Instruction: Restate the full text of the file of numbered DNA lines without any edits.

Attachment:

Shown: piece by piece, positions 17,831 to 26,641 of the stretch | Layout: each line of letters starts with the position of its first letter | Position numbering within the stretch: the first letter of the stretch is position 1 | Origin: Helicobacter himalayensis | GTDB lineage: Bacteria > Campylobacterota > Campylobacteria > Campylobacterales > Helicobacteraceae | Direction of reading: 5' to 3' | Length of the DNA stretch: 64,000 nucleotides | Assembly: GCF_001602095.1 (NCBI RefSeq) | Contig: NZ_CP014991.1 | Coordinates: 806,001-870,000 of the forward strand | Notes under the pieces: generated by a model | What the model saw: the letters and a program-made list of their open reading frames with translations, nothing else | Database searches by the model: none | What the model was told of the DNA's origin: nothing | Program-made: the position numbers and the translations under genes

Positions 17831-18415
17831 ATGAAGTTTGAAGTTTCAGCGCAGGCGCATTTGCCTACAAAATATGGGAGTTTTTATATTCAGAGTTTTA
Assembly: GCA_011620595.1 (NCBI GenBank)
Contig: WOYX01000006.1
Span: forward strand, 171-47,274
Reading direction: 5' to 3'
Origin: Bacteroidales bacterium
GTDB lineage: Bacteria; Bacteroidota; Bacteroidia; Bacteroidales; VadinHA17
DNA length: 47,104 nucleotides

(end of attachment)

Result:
Shown: piece by piece, positions 17,831 to 26,641 of the stretch | Layout: each line of letters starts with the position of its first letter | Position numbering within the stretch: the first letter of the stretch is position 1 | Origin: Helicobacter himalayensis | GTDB lineage: Bacteria > Campylobacterota > Campylobacteria > Campylobacterales > Helicobacteraceae | Direction of reading: 5' to 3' | Length of the DNA stretch: 64,000 nucleotides | Assembly: GCF_001602095.1 (NCBI RefSeq) | Contig: NZ_CP014991.1 | Coordinates: 806,001-870,000 of the forward strand | Notes under the pieces: generated by a model | What the model saw: the letters and a program-made list of their open reading frames with translations, nothing else | Database searches by the model: none | What the model was told of the DNA's origin: nothing | Program-made: the position numbers and the translations under genes

Positions 17831-18415
17831 ATGAAGTTTGAAGTTTCAGCGCAGGCGCATTTGCCTACAAAATATGGGAGTTTTTATATTCAGAGTTTTA
Assembly: GCA_011620595.1 (NCBI GenBank)
Contig: WOYX01000006.1
Span: forward strand, 171-47,274
Reading direction: 5' to 3'
Origin: Bacteroidales bacterium
GTDB lineage: Bacteria; Bacteroidota; Bacteroidia; Bacteroidales; VadinHA17
DNA length: 47,104 nucleotides